Arc’teryx Alpha FL Jacket


The hood is helmet compatible and has three points of adjustment. Although the hood felt bulky at first, with some tinkering of the adjustments, I was able to wear it comfortably with or without a helmet. When worn over my Black Diamond Vector helmet, minimal peripheral vision is lost, and overall the fit is protective and snug without significantly inhibiting my range of motion.

Luke Koppa reviews the Arc'teryx Alpha FL Jacket for Blister Gear Review.
Luke Koppa in the Arc’teryx Alpha FL Jacket.

The hood’s performance is equally effective when using ski helmets like the Salomon Hacker and MTN Charge, although with these larger helmets you cannot take the hood off without unzipping. The one area where the hood could be improved is the adjustment toggles, which are small and harder to use with gloves when compared to the new Cohesive embedded cord locks found on some newer jackets on the market.


The Alpha FL has been my go-to hardshell for over two years now, and has seen a lot of abuse. This has included alpine climbing, ski touring, daily bike commuting, and everything in between. I was wary of the Alpha FL’s 40-denier non-ripstop fabric, but the jacket has yet to puncture or tear. Even the shoulders, where backpack straps and ice tools can often cause damage, show no obvious abrasion. For a piece that is designed for the “Fast and Light” system, it has proven to be surprisingly durable.

Bottom Line

The Arc’teryx Alpha FL is a climbing-oriented shell that works well beyond its stated use. The trim fit and ample articulation suit a variety of activities, and the Gore Pro fabric provides reliable waterproofing. The minimal featureset is not for everyone, especially if you prefer to store a lot of stuff in your jacket. You should also look elsewhere if you prioritize breathability over weather resistance. But if you’re looking for a reliably waterproof shell with a slim alpine fit and you do not need too many features, the Arc’teryx Alpha FL is a great option.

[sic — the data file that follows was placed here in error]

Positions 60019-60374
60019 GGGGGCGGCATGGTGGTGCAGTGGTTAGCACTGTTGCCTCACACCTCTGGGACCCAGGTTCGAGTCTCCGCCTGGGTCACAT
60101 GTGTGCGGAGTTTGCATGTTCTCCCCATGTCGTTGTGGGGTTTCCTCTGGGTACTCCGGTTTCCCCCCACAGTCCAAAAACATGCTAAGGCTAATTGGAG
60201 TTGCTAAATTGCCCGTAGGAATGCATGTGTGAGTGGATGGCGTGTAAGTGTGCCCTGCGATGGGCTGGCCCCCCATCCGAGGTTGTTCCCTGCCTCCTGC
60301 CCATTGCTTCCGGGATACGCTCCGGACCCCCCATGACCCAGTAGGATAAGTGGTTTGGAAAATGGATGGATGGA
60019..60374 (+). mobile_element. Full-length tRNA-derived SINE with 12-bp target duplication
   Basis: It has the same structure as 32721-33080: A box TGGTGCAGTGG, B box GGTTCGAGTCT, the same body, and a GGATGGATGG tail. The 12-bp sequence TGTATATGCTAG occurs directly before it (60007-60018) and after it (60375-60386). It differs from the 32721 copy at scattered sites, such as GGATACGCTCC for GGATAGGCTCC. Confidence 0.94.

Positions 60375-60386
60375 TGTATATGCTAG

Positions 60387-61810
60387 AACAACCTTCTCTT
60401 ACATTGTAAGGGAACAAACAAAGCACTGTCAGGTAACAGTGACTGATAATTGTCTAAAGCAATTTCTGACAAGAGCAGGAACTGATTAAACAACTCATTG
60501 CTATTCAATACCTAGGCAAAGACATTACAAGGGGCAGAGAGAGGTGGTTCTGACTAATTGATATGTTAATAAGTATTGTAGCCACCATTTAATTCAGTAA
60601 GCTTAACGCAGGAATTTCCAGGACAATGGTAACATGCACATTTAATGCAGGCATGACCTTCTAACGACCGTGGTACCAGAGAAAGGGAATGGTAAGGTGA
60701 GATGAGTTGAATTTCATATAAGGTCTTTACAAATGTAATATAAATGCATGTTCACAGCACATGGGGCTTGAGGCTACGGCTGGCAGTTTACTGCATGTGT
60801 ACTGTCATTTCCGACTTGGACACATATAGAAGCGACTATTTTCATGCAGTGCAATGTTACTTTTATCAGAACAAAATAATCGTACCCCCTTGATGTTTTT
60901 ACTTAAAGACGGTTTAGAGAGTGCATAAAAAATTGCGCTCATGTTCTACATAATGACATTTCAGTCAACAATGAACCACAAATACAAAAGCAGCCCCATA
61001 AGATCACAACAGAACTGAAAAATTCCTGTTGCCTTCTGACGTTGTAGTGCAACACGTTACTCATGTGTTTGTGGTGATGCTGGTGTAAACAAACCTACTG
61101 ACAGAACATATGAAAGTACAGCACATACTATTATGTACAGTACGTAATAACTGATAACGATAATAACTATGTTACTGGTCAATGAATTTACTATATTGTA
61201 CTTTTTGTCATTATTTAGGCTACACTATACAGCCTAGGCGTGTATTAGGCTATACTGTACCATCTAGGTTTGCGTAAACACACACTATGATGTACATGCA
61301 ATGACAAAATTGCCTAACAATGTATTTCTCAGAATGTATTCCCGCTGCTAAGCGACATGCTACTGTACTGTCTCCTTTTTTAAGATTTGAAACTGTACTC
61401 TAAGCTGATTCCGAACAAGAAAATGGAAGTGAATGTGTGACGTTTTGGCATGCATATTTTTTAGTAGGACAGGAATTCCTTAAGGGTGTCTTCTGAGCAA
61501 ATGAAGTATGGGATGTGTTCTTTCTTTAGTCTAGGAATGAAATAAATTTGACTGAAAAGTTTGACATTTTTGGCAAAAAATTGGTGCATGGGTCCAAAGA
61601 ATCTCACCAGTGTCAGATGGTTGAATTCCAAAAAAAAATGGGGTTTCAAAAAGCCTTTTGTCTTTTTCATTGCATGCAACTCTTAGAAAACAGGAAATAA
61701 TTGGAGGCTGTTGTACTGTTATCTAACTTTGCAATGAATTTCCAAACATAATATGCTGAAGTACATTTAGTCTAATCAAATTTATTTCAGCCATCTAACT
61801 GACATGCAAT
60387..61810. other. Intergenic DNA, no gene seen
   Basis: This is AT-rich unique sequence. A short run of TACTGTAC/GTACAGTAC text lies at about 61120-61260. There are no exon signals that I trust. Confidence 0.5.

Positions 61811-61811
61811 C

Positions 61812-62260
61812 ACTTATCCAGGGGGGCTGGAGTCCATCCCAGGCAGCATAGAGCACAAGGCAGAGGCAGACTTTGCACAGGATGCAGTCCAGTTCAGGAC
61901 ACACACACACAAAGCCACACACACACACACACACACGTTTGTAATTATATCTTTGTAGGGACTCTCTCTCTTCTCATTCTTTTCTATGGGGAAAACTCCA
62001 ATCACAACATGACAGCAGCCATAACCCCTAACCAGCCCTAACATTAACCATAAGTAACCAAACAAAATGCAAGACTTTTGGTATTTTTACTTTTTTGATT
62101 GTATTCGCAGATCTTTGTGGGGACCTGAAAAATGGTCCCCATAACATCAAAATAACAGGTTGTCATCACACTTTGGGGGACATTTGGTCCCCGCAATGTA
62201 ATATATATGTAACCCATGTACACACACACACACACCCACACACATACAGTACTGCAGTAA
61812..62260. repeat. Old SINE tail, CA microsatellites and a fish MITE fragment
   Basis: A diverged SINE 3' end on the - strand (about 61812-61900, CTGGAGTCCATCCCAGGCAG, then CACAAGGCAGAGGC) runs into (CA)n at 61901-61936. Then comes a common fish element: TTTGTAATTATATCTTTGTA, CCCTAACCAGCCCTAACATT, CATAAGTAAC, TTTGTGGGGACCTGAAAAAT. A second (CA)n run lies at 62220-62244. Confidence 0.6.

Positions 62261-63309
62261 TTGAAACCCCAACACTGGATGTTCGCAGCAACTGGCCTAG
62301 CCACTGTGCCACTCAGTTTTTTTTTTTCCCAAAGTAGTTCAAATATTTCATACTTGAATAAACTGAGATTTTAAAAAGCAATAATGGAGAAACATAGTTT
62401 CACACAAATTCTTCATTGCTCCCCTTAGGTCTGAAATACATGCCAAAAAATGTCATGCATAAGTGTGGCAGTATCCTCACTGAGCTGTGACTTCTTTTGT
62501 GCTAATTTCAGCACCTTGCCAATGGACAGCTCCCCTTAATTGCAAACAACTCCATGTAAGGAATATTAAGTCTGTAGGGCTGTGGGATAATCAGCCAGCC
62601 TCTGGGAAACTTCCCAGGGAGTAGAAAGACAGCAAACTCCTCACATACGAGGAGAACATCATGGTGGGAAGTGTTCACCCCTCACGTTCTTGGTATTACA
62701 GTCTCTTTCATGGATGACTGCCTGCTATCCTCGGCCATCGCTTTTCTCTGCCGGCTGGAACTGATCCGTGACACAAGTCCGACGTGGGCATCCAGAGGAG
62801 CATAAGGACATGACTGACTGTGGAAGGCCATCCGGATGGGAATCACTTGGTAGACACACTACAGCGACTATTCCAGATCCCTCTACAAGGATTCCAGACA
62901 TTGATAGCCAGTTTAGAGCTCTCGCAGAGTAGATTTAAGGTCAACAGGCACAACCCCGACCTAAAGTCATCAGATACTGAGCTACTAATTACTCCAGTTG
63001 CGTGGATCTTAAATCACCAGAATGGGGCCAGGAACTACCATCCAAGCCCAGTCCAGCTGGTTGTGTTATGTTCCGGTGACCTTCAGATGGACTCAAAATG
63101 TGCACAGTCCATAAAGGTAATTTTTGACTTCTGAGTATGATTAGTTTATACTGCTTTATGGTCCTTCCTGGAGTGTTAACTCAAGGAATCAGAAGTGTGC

4 comments on “Arc’teryx Alpha FL Jacket”

  1. Hi Luke,

    Thank you for your extensive review. I have to say that it is one of the best ones I have read so far.
    I saw that you mention that you layer this with the Atom LT. About the sizing, are they both same size or do you have the Alpha on a bigger size than the Atom?
    I’m about to buy an Alpha in XS, as that’s the size I have for the Atom but as I can’t find a store to try it I’m not 100% sure what to do.


    • Hi Filipe,

      Glad you enjoyed the review! I have both the Alpha FL and Atom LT in a size medium and am happy with both in that size. I like the fit of both when worn together (good range of movement but not too much excess space), but I wouldn’t wear anything bulkier than the Atom under the Alpha FL, as it is a pretty slim fit compared to most other shells.

      Hope this helps, and let me know if you have any other questions!


  2. Hi Luke,

    I am 5’7 145 lbs, planning to buy the Alpha FL for mountain hiking and might possibly use as a shell for winter time also. Only other piece of Arcteryx I own is a Squamish Hoody in XS and it fits really well with just a tee under. Not sure if I should buy the Alpha FL in S or XS as I also plan to layer beneath it? Would love to hear some advice.



    • Hi Darius,

      Thanks for reaching out. I haven’t had the chance to use the Squamish Hoody, but Arc’teryx states that the Squamish features their “athletic” fit which is supposed to be very similar to the Alpha FL’s “Trim” fit. So, if you are comfortable with the Squamish in just a T-shirt, I’d recommend sizing up to a size Small for the Alpha FL if you’re considering layering more than a T-shirt underneath. Although it’s patterned so that you can freely move your arms, the Alpha FL doesn’t have a whole lot of volume to it, and the thickest insulator I find myself layering underneath is a 60 g synthetic midlayer like the Arc’teryx Atom LT or Patagonia Nano Puff Pullover. Hope this helps, and let me know if you have any other questions.



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